Top Ten Whiskies of 2015

The first full calendar year of writing this blog has been a great experience, and over the past twelve months, I’ve sampled some bloody superb whisky.  In fact, I’ve tasted very little bad whisky.  So, with us reaching the end of the year and everybody being in a reflective mood, I thought I’d take the chance to run down my top ten whiskies of 2015.

From Tuesday 15 December, right up until Christmas Eve, I’ll be unveiling a different dram each day.  All they need to do to make the cut is be a whisky which I tasted for the first time in 2015 and have impressed me sufficiently to leave a lasting impression.

Honourable mentions go to a few whiskies that JUST missed out on the top ten, which include a SMWS Clynelish bottling, the Lagavullin 12 Year Old, the Caol Ila 17 Year Old and the Glenmorangie Lasanta.  But without further ado, here’s the top ten.

10. Highland Park Dark Origins
The newest addition to the Highland Park Range, Dark Origins uses a combination of combination of 80% first fill sherry casks and 20% refill sherry.  The sherry adds some spice and fruity notes, although the typical Highland Park smoke is still.  The palate is much sweeter than normal, although not overwhelmingly so.
Find out more about Highland Park Dark Origins

9. The Glenlivet Nàdurra
From the Gaelic for natual Nàdurra is The Glenlivet stripped back – matured in first fill American oak casks, non-chill filtered and bottling at cask strength.  This gives it a much richer mouthfeel and texture.  It’s quite floral on nose, leading to intense oak flavours.  This continues on the palate, with soft fruits and honey sitting alongside strong vanilla notes from the casks.
Find out more about The Glenlivet Nadurra

8. Port Ellen 32 Year Old
The first entry from Diageo’s Special Release, this is the fifteenth release from Port Ellen and comes in at a pricey £2,400.  Feel free to buy me one for Christmas!  The nose matches the price tag – rich, creamy, smoky and spicy.  These big flavours are joined on the palate by caramel, honey, raisins and dates, with a warm glow to finish.
Find out more about Port Ellen 32 Year Old

7. Mortlach Rare Old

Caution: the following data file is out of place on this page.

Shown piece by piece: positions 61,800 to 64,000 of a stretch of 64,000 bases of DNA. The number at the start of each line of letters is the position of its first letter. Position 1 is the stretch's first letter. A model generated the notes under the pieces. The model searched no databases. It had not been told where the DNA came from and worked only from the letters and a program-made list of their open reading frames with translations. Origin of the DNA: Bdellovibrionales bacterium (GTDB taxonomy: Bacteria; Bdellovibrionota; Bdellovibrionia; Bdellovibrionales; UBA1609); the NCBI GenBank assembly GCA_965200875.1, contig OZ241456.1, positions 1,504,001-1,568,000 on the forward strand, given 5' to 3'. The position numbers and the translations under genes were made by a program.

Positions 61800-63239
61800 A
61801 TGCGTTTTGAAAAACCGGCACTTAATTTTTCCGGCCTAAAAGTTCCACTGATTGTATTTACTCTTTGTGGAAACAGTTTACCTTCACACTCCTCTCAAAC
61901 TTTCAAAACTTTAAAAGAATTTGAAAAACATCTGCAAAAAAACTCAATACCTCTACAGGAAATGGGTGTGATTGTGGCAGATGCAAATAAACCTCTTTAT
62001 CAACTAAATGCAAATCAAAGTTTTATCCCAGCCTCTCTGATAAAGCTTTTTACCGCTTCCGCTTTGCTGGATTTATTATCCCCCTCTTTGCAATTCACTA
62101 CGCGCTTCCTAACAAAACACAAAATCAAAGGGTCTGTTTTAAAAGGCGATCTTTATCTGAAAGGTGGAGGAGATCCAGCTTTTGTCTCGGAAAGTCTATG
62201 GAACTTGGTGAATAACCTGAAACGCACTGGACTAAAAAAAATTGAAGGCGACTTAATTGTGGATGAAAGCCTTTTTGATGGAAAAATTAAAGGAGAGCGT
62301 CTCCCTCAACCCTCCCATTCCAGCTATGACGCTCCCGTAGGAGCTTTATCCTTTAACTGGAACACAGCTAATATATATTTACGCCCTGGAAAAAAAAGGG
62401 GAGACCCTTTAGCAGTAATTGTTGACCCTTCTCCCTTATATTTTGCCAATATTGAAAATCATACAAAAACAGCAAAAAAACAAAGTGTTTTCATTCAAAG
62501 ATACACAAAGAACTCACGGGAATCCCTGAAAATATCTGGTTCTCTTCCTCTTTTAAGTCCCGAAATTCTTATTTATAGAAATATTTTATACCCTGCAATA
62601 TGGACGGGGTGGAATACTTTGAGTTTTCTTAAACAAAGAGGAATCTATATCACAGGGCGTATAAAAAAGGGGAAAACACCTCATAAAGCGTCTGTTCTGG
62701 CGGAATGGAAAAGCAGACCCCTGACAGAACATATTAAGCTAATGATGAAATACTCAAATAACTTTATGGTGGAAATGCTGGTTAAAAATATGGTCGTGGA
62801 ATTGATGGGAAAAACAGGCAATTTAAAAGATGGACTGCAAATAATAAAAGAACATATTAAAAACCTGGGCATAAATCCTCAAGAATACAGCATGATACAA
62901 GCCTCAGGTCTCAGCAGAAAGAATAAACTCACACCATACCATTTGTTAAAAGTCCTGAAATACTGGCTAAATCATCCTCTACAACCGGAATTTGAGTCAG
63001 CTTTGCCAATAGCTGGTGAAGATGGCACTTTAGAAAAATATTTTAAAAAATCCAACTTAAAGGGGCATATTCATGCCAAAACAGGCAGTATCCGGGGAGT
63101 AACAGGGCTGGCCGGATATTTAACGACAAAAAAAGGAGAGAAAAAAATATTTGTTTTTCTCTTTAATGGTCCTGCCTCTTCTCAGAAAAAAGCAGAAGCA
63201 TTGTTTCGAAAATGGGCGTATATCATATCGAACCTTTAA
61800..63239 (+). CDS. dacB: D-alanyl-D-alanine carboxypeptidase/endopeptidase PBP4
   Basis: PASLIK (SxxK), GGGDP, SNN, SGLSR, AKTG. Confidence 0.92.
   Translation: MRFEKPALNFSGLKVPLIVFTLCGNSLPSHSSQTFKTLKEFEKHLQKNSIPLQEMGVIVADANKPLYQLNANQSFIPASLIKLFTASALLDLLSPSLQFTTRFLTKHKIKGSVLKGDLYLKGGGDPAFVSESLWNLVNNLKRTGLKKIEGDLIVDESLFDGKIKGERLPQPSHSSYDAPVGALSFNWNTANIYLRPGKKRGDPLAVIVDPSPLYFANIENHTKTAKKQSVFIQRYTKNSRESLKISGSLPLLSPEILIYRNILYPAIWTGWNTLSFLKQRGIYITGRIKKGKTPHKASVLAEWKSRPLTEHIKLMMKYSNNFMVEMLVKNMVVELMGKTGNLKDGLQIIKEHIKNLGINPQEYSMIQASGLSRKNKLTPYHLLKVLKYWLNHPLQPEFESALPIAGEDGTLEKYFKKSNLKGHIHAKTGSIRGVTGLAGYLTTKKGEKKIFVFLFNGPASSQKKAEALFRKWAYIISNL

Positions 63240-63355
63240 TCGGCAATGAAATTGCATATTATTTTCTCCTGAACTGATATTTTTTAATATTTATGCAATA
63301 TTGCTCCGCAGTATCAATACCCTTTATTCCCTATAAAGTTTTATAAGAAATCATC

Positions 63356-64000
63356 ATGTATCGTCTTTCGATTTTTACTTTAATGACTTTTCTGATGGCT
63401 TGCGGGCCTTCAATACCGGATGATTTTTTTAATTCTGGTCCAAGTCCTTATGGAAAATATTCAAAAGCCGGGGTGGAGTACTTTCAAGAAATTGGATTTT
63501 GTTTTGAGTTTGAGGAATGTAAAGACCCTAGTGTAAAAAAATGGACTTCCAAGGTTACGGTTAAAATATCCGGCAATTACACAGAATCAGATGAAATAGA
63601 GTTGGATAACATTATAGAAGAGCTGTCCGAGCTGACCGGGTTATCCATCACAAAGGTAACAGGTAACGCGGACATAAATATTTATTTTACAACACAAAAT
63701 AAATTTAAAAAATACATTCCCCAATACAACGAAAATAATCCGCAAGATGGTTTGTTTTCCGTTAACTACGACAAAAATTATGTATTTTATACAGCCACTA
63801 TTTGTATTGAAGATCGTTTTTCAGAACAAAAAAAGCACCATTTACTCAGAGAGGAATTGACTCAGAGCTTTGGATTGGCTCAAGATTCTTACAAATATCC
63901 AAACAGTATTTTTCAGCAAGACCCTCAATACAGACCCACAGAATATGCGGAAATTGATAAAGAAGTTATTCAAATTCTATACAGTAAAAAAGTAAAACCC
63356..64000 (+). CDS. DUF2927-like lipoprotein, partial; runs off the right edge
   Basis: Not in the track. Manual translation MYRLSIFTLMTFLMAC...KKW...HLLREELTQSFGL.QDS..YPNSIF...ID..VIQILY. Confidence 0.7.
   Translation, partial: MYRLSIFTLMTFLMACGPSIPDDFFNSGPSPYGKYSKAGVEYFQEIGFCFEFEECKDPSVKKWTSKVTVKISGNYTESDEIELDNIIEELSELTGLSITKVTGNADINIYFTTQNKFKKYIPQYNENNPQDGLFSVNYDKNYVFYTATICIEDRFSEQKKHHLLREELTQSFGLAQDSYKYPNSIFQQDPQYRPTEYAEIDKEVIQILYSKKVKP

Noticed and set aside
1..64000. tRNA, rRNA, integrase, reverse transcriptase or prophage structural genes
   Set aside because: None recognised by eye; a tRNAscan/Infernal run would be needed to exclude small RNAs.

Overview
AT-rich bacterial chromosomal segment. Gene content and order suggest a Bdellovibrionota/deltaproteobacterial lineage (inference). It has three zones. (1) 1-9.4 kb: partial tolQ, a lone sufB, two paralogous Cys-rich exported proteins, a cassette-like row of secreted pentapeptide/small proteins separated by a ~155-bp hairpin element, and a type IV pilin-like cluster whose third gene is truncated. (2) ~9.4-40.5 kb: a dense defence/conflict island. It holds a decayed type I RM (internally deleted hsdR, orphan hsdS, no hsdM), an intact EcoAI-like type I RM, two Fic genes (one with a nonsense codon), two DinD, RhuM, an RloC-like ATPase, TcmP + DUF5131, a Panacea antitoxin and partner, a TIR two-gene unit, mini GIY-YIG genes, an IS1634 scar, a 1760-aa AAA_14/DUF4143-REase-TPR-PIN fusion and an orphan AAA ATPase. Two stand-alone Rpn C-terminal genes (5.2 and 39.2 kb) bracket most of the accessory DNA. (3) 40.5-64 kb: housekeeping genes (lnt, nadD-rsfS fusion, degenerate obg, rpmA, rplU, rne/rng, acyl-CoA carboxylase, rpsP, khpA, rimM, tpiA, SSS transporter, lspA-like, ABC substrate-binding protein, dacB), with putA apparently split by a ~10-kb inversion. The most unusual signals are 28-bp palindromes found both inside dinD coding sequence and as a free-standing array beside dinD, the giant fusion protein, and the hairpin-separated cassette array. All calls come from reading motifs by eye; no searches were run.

My favourite whisky regenerated, it took me a while to get round to tasting the new, souped-up Mortlach.  The things that attracted me to it in the very place were still there though – a mix of spicy and sweet flavours on the nose, with a thick and oily mouthfeel.  This distinguishes itself from the old Flora and Funa bottlings though with some additional sweetness and a slightly lighter finish.
Find out more about Mortlach Rare Old

6. Clynelish Select Reserve
Another entry from the Diageo Special Releases, this is the only non-aged bottling in this year’s range.  With the youngest whisky said to sit at 15 years old though, there’s plenty of older Clynelish in the bottle though.  It’s got the waxiness you’d expect from a Clynelish, along with a buttery-ness and citrus.  The plate is lovely and thick, with sweet and spicy flavours lingering.
Find out more about Clynelish Select Reserve

5. Balblair 1983
I had a great afternoon at The Nip earlier in the year getting to know the Balblair range.  The stand out for me was a 30 year old, which had replaced the 1975 vintage.  With 30 years in ex-bourbon barrels, the whisky was brimming with sweetness and spice, along with warming hints of oaks.
Find out more about Balblair 198

4. Glenmorangie Dornach
Another dram from The Nip, you’ll only find the Dornach in world travel retail.  It’s a deceptively good dram, as the nose is slightly underwhelming to start.  The palate though explodes into a feast of vanilla, dried fruits and soft citrus.
Find out more about Glenmorangie Dornach

3. Dailuaine 34 Year Old
The final whisky from Diageo’s Special Releases, this is a stunner of a dram.  Unlike the standard Dailaine, this hadn’t been near sherry casks but was none the worse for it.  The big, dense and robust nose mixes strong citrus flavours with something close to menthol.  On the palate, we’re getting dried fruit, chocolate and marmalade, with an almost tobacco-like smoky finish.
Find out more about Dailuaine 34 Year Old

2. Octomore 07.2 from Bruichladdich
It took a long time for me to break my Octomore virginity but it finally happened at this year’s Islay Whisky Festival.  With the peat weighing in at 208 PPM, this is the true definition of a “Peat Monster”. The nose is very fruity, with notes of apple, pear and lemon…but there’s no massive smoke hit.  This continues on the palate, but the smoke is there.  Instead of blasting you in the face though, it adds a depth of flavour which is unlike anything I’ve experienced before.  And adding a couple of drops of water just deepens the flavour further.
Find out more about Octomore 07.2 from Bruichladdich

1. Ardbeg Perpetuum
At the start of this year, I never suspected that an Islay whisky would be my top dram of 2015, but here it is – Ardbeg Perpetuum.  Launched at this year’s Islay Whisky Festival, Perpettum, combines a variety of Ardbeg styles – from old and new, to bourbon and sherry barrels – to create a stunning dram.  The nose is a mix of smoke and tar, mixed with equally rich flavours of dark chocolate and treacle.  The smoke dies down on the palate, giving beautifully creamy textures, with a tiny bit of spice to finish.  Superb!
Find out more about Ardbeg Perpetuum